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The Switch OLED’s superior screen has ruined my regular Switch for me

When Nintendo announced the Switch OLED model, fans weren’t too happy. Many had anticipated a Switch Pro was coming and had some big (though reasonable) expectations. Many hoped for resolution bumps in both docked and handheld mode. It didn’t help that publications like Bloomberg had been publishing credible reports that further raised those hopes.

Then came the crushing disappointment. The new Switch wouldn’t give Nintendo games a major graphical boost. Instead, it would simply feature an OLED screen that was bigger and brighter than the base Switch’s LCD display. Its other bells and whistles felt like they should have been there all along, like a wired internet port and an adjustable kickstand. We certainly weren’t getting a PS4 Pro-style upgrade here.

Now that the initial frustration has passed, it’s time to focus on what the Switch OLED actually does, rather than what it doesn’t. I went hands-on with Nintendo’s new console, testing it with a demo of Metroid Dread. While I don’t think that the Switch OLED will be a necessary upgrade for most gamers, it’s undoubtedly a better iteration of the console that has me tempted to upgrade.

Incrementally better

At a passing glance, the Switch OLED looks and feels about the same as a base model, save for its white Joy-Cons. But the big difference is in its screen, which explains why Nintendo opted to focus on that in its naming convention, rather than calling it a Pro model. The OLED display is notably bigger than that of a base Switch. The console itself isn’t noticeably larger, but it makes much better use of its real estate.

A Switch OLED in handheld mode playing Metroid Dread.

On a standard Switch, there’s a black frame around the 6.2 inch screen. The OLED minimizes that space, letting the display expand out to seven inches. Every tenth-of-an-inch counts when talking about a mobile gaming device, and I certainly felt a noticeable difference when playing in handheld mode (especially as someone whose vision has started eroding after staring at screens all day during lockdown last year).

More notable, though, is that the screen makes the Switch feel less like a toy and more like a precious piece of tech. The old model’s massive bezel seems a little goofy by comparison when I look at it now. It’s a subtle visual difference, and not one that should convince anyone to upgrade, but I certainly found myself feeling like I wanted to handle the OLED with a bit more care than my original, hairline-scratched Switch.

What really matters is visual quality, and I was instantly impressed by what I saw on the console. No, it doesn’t run 4K graphics in handheld mode as some gamers were clamoring for. However, it does look undoubtedly better. In playing Metroid Dread, colors felt crisp and vibrant. The blue of Samus’ new suit really pops off the screen in a way that it doesn’t on my 2019 model Switch. Dread is a smart game to launch with the console; its heavy focus on atmospheric lighting effects means that you really get a sense of how bright the display can get. The images on my current Switch suddenly felt a little washed out when I sat down with it afterward.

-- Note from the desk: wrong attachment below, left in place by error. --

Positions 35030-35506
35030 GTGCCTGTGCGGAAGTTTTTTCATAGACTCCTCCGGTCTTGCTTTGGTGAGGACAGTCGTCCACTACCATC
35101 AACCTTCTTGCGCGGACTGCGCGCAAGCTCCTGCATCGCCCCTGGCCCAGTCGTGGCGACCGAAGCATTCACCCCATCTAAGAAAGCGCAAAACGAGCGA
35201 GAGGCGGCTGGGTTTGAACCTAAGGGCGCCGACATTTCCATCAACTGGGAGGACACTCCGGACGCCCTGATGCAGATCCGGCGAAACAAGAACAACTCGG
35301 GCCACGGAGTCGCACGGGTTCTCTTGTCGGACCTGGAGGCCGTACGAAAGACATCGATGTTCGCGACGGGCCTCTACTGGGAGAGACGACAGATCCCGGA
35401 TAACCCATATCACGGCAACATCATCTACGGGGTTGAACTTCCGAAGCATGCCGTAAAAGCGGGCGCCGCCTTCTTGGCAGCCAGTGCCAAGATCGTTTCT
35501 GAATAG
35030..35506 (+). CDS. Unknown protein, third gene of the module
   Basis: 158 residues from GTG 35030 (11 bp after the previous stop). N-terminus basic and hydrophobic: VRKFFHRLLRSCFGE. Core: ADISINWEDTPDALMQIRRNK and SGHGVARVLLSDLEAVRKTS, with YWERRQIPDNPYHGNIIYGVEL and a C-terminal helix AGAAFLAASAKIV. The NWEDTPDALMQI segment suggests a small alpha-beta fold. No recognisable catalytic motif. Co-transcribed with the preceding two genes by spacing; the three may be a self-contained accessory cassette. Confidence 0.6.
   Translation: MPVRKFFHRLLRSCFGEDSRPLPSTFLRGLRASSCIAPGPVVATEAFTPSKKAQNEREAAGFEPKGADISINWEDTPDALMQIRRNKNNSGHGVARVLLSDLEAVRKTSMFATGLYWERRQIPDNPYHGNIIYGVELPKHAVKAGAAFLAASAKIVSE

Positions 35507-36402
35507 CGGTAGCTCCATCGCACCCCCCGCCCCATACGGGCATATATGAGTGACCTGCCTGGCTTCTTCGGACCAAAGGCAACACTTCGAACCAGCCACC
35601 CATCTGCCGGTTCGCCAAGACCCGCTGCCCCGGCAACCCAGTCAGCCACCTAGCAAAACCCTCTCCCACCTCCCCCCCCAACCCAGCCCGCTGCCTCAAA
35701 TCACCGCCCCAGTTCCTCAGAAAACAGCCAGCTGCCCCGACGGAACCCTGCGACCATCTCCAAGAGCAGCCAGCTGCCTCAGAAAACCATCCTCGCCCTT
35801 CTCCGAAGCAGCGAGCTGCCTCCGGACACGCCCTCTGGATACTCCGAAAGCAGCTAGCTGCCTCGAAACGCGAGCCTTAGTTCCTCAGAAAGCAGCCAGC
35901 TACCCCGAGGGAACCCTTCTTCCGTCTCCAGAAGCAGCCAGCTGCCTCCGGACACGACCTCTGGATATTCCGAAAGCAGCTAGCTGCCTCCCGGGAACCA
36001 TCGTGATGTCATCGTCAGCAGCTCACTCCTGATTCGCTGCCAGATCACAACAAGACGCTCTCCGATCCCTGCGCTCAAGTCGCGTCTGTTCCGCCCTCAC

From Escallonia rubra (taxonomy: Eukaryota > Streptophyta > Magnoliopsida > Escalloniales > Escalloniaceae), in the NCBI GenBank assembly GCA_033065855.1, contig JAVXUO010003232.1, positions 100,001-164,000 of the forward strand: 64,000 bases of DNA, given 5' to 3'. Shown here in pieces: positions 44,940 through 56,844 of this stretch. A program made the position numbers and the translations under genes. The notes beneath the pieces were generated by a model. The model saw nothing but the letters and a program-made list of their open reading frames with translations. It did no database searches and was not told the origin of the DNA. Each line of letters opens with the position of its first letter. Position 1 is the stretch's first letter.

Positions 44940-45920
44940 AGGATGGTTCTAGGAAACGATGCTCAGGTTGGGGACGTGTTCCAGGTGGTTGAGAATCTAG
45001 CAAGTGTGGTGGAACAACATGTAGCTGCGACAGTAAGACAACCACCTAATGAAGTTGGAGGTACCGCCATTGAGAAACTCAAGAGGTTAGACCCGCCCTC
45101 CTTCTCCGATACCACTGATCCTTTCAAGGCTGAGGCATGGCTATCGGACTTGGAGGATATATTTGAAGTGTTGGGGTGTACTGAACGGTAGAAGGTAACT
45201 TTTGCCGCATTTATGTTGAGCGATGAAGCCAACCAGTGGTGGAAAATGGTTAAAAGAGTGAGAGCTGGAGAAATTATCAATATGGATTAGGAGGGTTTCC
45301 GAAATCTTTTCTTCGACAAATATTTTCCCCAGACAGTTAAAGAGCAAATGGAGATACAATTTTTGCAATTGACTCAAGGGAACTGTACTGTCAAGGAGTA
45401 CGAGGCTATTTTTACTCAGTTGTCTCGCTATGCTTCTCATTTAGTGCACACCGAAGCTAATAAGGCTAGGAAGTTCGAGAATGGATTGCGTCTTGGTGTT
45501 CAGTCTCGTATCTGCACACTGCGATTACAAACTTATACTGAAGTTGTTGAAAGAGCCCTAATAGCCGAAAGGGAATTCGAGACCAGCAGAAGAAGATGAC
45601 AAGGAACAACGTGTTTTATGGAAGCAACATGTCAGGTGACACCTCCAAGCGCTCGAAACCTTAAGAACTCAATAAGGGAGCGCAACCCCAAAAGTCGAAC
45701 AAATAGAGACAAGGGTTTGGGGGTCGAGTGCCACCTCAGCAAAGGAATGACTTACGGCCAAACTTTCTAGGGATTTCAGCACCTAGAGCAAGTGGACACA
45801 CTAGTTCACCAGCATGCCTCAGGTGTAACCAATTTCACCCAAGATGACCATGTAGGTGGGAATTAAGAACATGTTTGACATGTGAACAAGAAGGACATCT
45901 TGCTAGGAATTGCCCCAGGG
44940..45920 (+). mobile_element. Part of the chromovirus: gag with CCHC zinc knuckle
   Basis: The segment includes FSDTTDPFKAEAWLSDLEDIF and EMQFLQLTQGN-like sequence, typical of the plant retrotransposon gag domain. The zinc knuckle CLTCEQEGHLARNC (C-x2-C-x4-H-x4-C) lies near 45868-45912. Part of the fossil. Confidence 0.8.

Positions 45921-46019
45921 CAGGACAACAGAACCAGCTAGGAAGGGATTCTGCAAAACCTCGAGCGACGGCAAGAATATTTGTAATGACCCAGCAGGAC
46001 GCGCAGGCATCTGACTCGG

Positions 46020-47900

A Switch OLED playing Metroid Dread.

A hard sell

Aside from the new screen, there wasn’t much else to note from my time with the system — and that’s what makes it such a hard sell. The adjustable kickstand is certainly an upgrade, as it allows me to tilt the angle of the Switch to my liking when playing in tabletop mode. That’s a nice upgrade from the current Switch’s flimsy kickstand, which now feels as toy-like as its screen after using the OLED version. The audio is supposedly better in the new model as well, but it was hard to get a sense of that without a direct, back-and-forth comparison between the models. I didn’t get to check out the wired internet connection, either, but I have doubts that it’ll fully fix Nintendo’s deeper online issues anyways.

The decision to upgrade seems like it’ll simply comes down to whether or not you want a bigger, brighter screen when you play. Those who never touch an OLED model will be none the wiser; without a point of comparison, the regular Switch will feel entirely serviceable. But the moment you actually get to see the new panel in action, it’ll retroactively ruin your perception of your trusty console. The screen will look unusually small. The image will seem flatter. The bezel will feel sillier.

I walked into the Switch OLED hands-on feeling like there was a 0% chance I’d pick one up. Now I’m kicking myself for not pre-ordering a thing I very sincerely do not need.

The Nintendo Switch OLED launches on October 8 alongside Metroid Dread.

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